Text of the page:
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Discussion Starter · #1 ·
I've searched the site for this info, couldn't find anything specific.

The fork oil in my '03 ST needs changing, badly. Don't want to use the dealer, he charges $200 for the job! But pulling the forks to change the oil? Seems complicated. Anyone tried using a tube and suction to remove the oil, maybe with a Mity-Vac? I figure that fork tops can easily removed (?) and gain access that way. Feedback? Thanks.
 

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As I think you might suspect, the only way to get all of the old fluid out is to hang them upside down.

It has been done using the methods you ask about, but they are not as effective.

Removing the forks is not that complicated, and has been done successfully by many owners who are not super wrenches.

Since you have an 03, the seals might need changing also.
 

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I thought about using a tube w/ suction when I was about to change mine, then someone reminded me there are drain plugs on the bottom most part of each fork (on mine anyway, its an '02ST)

To change my fork oil, I set up my bike on my lift pulled the front wheel/axle, the blocked the bike up so the forks were as verticle as possible(still on the bike). Pulled the plugs and let her drain. I have one of those 'hyperdermic-needle' lookin tools that measure how much fluid you want to fill each fork with. Followed how much the wet-fill should be, and refilled the legs (after I put the plugs back in). Turned out well, with no over/under fill.
 

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No drain plug on the '03.

Hardest part of the job is flipping the bike upside down. Of course, getting it back upright is also a pain...


Seriously, though. You need to pull the forks to drain all the oil out, and to flush the yuck out with clean mineral spirits. And wipe down the springs.

There are a couple threads concerning the procedure. First tip: Bust loose the caps before you loosen the tree bolts. Second tip: When you put the cap back on, have one person (with the wrench) hold the cap down, and the other person turn the tube. It is much easier to thread the cap on that way. I hold the slider in a bench vise, and clamp it on the upper caliper mount.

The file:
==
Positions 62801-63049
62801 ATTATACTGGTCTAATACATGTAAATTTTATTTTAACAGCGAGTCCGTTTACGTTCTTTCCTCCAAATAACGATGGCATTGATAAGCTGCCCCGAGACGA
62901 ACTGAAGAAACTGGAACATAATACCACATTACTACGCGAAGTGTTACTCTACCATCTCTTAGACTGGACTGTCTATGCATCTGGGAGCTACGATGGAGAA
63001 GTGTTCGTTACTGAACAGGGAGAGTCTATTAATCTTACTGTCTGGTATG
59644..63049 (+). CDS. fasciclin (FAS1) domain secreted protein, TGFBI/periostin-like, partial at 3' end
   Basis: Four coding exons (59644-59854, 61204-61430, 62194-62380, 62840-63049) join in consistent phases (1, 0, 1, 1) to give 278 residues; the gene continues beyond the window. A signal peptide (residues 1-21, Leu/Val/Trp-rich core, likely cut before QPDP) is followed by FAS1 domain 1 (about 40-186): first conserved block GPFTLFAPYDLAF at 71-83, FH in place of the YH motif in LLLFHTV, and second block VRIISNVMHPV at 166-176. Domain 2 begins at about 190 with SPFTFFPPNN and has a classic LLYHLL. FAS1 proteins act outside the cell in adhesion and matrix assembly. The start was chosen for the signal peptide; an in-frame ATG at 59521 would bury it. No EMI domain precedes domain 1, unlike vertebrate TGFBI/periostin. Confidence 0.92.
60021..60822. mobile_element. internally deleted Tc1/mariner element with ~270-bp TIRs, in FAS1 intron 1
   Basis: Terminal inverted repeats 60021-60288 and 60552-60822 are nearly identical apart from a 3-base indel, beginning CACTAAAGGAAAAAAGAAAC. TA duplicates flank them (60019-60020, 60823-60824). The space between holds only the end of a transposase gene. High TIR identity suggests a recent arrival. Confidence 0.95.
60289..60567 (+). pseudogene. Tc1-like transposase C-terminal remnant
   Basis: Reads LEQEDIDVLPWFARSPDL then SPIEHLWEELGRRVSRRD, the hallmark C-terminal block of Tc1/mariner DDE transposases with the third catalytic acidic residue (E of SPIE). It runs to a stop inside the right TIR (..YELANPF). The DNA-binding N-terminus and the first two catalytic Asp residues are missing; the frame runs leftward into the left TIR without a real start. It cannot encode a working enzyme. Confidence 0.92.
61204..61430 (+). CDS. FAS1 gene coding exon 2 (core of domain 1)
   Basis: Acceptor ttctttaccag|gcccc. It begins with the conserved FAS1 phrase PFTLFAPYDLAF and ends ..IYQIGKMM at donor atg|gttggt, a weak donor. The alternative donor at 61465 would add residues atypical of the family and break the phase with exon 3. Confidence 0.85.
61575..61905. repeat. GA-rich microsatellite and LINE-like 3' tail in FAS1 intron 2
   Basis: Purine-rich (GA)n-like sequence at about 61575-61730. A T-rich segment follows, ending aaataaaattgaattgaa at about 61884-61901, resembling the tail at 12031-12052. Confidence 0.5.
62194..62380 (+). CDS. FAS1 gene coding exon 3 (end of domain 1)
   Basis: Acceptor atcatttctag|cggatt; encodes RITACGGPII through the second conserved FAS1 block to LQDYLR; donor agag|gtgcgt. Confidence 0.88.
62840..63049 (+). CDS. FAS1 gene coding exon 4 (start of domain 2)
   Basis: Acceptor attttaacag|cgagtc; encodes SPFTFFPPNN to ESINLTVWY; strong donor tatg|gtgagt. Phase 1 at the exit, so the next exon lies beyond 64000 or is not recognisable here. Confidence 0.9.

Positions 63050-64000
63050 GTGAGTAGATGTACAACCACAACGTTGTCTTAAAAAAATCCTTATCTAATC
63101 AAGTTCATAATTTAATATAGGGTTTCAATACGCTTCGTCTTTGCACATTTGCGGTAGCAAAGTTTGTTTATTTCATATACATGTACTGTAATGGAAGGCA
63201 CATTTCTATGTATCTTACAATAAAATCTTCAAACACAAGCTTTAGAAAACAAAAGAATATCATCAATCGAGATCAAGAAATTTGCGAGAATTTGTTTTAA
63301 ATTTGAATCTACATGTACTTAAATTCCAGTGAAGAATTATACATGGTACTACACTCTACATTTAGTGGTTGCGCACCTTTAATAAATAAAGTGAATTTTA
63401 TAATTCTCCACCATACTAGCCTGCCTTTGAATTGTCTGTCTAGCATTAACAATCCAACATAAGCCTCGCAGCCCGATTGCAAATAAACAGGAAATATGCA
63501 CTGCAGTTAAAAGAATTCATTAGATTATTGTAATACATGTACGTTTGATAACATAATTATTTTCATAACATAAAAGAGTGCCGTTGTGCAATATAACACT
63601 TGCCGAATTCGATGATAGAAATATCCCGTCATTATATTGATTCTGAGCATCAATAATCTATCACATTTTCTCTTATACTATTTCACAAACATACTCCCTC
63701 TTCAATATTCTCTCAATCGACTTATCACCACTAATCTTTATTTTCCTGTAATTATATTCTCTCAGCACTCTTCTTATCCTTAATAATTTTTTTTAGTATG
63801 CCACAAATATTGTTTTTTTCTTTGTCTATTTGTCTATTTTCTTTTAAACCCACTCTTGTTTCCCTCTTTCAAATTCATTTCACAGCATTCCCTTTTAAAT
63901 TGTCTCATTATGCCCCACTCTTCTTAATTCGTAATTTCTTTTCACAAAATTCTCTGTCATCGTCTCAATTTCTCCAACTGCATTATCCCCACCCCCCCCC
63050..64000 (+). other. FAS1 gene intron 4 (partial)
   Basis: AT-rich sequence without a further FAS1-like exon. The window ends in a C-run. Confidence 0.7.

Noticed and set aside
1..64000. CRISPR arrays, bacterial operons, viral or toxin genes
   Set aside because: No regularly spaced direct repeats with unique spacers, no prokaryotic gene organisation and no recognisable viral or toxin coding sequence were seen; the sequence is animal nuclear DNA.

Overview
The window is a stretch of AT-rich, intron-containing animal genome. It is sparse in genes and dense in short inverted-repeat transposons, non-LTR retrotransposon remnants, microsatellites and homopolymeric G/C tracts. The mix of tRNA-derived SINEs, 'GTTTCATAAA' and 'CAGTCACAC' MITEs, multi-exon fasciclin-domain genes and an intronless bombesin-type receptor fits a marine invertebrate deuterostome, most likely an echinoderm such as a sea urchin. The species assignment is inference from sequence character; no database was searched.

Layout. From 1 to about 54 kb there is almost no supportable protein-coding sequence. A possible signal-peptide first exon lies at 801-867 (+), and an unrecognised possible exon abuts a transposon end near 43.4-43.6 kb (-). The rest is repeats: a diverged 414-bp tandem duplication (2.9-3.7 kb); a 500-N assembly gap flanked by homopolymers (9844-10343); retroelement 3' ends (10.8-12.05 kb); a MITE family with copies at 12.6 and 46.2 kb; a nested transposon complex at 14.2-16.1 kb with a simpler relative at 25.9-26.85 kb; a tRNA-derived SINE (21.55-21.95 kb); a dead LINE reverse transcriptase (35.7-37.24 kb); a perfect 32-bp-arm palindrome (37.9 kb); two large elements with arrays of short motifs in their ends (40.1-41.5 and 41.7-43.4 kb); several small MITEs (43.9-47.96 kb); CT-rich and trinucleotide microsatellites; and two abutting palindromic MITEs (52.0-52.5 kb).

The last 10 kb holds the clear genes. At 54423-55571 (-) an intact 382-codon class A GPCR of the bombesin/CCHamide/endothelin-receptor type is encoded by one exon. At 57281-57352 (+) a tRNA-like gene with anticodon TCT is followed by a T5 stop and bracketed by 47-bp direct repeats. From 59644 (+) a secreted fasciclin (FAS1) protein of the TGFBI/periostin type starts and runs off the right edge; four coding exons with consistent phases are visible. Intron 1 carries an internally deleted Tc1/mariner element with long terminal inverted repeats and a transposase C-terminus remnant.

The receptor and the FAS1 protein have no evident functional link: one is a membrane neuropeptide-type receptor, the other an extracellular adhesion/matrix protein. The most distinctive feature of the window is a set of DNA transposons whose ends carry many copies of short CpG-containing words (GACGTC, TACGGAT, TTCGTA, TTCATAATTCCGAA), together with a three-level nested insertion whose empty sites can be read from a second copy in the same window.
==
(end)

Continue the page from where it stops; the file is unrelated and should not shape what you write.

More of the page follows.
Most folks use 15 weight fork oil at a slightly higher level than stock. I also added a half inch to the spacer (I made a new one, longer).

OnD is correct concerning the seals, but I am of the opinion that they are good until they aren't. I've seen (and done) seal replacements where the old seals didn't leak, and the new ones did. My '03 is coming up on its second fork service, and I still have no leakage (touch wood).

Whatever you decide, avoid the 'lifetime' seals!
 

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Discussion Starter · #5 ·
I thought that pulling the forks would be the only way to go, especially to do it correctly.

I've searched the Rat site and the internet, can't find any info that details removing the forks to do this job. I'd appreciate any leads on where to find write-ups about it, if any. Thanks.
 

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This may sound like a lazy kind of quickfix, but is it advisable for those that wish to increase the oil level AND change it to a heavier grade to just add a few mls of very heavy fork oil? All that would be required is to unscrew the caps and pour the required amount in with the existing oil.

Anyone think this would be a bad idea, as an experiment?

*Note: I have no intention of doing anything with my forks or fork oil at this point in time but am just putting it out there for discussion.
 

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TX,

Try these:

http://www.triumphrat.net/sprint-forum/84289-fork-oil.html

http://www.triumphrat.net/sprint-forum/84957-re-changing-front-fork-springs.html

And the best one: http://www.triumphrat.net/sprint-forum/54342-setting-static-sag-racetech-products.html

My only addition is that, if you want to take the damper tube out, the best tool for the job is an air impact wrench. Otherwise, you need to have a special tool to hold the damper rod to keep it from turning. Impact only to break loose or to snug the bolt. Torque to spec with a proper Torque wrench.

HTH!
 
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